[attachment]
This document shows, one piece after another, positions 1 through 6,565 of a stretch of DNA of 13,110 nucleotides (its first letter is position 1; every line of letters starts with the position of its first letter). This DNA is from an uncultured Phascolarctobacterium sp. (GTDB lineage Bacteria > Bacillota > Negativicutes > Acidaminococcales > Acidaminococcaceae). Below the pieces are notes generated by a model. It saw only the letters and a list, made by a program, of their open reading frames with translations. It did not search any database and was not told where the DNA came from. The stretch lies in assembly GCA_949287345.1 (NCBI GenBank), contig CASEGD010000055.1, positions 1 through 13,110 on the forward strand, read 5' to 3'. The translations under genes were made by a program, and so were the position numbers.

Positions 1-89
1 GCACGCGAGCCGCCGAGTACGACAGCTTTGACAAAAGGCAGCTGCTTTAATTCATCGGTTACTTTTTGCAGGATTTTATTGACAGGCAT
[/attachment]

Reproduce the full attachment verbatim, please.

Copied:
This document shows, one piece after another, positions 1 through 6,565 of a stretch of DNA of 13,110 nucleotides (its first letter is position 1; every line of letters starts with the position of its first letter). This DNA is from an uncultured Phascolarctobacterium sp. (GTDB lineage Bacteria > Bacillota > Negativicutes > Acidaminococcales > Acidaminococcaceae). Below the pieces are notes generated by a model. It saw only the letters and a list, made by a program, of their open reading frames with translations. It did not search any database and was not told where the DNA came from. The stretch lies in assembly GCA_949287345.1 (NCBI GenBank), contig CASEGD010000055.1, positions 1 through 13,110 on the forward strand, read 5' to 3'. The translations under genes were made by a program, and so were the position numbers.

Positions 1-89
1 GCACGCGAGCCGCCGAGTACGACAGCTTTGACAAAAGGCAGCTGCTTTAATTCATCGGTTACTTTTTGCAGGATTTTATTGACAGGCAT